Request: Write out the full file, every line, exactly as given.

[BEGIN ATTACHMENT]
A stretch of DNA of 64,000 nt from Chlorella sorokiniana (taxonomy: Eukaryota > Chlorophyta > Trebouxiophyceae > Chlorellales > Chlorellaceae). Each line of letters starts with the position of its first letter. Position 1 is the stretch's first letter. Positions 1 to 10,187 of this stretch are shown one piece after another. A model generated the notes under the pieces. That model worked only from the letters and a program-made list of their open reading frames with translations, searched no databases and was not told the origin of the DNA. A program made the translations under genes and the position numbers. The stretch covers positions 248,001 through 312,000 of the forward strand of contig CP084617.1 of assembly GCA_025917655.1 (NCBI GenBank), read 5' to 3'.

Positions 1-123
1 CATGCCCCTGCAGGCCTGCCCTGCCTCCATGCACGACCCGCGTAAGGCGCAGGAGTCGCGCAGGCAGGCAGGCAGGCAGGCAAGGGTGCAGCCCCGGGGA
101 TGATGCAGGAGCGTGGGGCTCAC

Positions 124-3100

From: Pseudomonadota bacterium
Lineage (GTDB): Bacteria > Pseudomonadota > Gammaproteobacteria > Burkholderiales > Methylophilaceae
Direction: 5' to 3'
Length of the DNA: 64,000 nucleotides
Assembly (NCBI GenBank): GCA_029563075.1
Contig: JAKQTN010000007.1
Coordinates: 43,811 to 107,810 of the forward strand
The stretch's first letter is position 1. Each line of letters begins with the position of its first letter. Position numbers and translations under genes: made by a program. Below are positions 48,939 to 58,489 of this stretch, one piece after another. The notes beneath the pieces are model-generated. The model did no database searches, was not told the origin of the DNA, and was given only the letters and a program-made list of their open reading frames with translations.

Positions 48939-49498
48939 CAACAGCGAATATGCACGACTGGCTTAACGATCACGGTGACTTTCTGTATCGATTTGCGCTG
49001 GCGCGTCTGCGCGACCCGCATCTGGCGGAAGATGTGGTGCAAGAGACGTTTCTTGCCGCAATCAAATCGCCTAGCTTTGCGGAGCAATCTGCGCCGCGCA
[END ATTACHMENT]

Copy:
A stretch of DNA of 64,000 nt from Chlorella sorokiniana (taxonomy: Eukaryota > Chlorophyta > Trebouxiophyceae > Chlorellales > Chlorellaceae). Each line of letters starts with the position of its first letter. Position 1 is the stretch's first letter. Positions 1 to 10,187 of this stretch are shown one piece after another. A model generated the notes under the pieces. That model worked only from the letters and a program-made list of their open reading frames with translations, searched no databases and was not told the origin of the DNA. A program made the translations under genes and the position numbers. The stretch covers positions 248,001 through 312,000 of the forward strand of contig CP084617.1 of assembly GCA_025917655.1 (NCBI GenBank), read 5' to 3'.

Positions 1-123
1 CATGCCCCTGCAGGCCTGCCCTGCCTCCATGCACGACCCGCGTAAGGCGCAGGAGTCGCGCAGGCAGGCAGGCAGGCAGGCAAGGGTGCAGCCCCGGGGA
101 TGATGCAGGAGCGTGGGGCTCAC

Positions 124-3100

From: Pseudomonadota bacterium
Lineage (GTDB): Bacteria > Pseudomonadota > Gammaproteobacteria > Burkholderiales > Methylophilaceae
Direction: 5' to 3'
Length of the DNA: 64,000 nucleotides
Assembly (NCBI GenBank): GCA_029563075.1
Contig: JAKQTN010000007.1
Coordinates: 43,811 to 107,810 of the forward strand
The stretch's first letter is position 1. Each line of letters begins with the position of its first letter. Position numbers and translations under genes: made by a program. Below are positions 48,939 to 58,489 of this stretch, one piece after another. The notes beneath the pieces are model-generated. The model did no database searches, was not told the origin of the DNA, and was given only the letters and a program-made list of their open reading frames with translations.

Positions 48939-49498
48939 CAACAGCGAATATGCACGACTGGCTTAACGATCACGGTGACTTTCTGTATCGATTTGCGCTG
49001 GCGCGTCTGCGCGACCCGCATCTGGCGGAAGATGTGGTGCAAGAGACGTTTCTTGCCGCAATCAAATCGCCTAGCTTTGCGGAGCAATCTGCGCCGCGCA